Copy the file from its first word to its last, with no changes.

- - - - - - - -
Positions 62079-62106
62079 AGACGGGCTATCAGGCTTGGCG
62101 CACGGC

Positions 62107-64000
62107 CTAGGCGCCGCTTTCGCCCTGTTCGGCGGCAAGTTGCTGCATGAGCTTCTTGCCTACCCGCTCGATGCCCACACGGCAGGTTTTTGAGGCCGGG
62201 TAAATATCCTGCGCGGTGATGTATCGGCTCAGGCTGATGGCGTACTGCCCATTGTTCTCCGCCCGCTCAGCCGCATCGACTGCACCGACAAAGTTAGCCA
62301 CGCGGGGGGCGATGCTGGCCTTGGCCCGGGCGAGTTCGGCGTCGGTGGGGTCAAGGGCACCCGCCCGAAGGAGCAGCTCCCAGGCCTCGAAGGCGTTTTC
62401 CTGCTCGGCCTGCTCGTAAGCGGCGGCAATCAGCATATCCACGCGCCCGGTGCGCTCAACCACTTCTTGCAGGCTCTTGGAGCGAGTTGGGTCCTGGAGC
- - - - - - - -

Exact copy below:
Positions 62079-62106
62079 AGACGGGCTATCAGGCTTGGCG
62101 CACGGC

Positions 62107-64000
62107 CTAGGCGCCGCTTTCGCCCTGTTCGGCGGCAAGTTGCTGCATGAGCTTCTTGCCTACCCGCTCGATGCCCACACGGCAGGTTTTTGAGGCCGGG
62201 TAAATATCCTGCGCGGTGATGTATCGGCTCAGGCTGATGGCGTACTGCCCATTGTTCTCCGCCCGCTCAGCCGCATCGACTGCACCGACAAAGTTAGCCA
62301 CGCGGGGGGCGATGCTGGCCTTGGCCCGGGCGAGTTCGGCGTCGGTGGGGTCAAGGGCACCCGCCCGAAGGAGCAGCTCCCAGGCCTCGAAGGCGTTTTC
62401 CTGCTCGGCCTGCTCGTAAGCGGCGGCAATCAGCATATCCACGCGCCCGGTGCGCTCAACCACTTCTTGCAGGCTCTTGGAGCGAGTTGGGTCCTGGAGC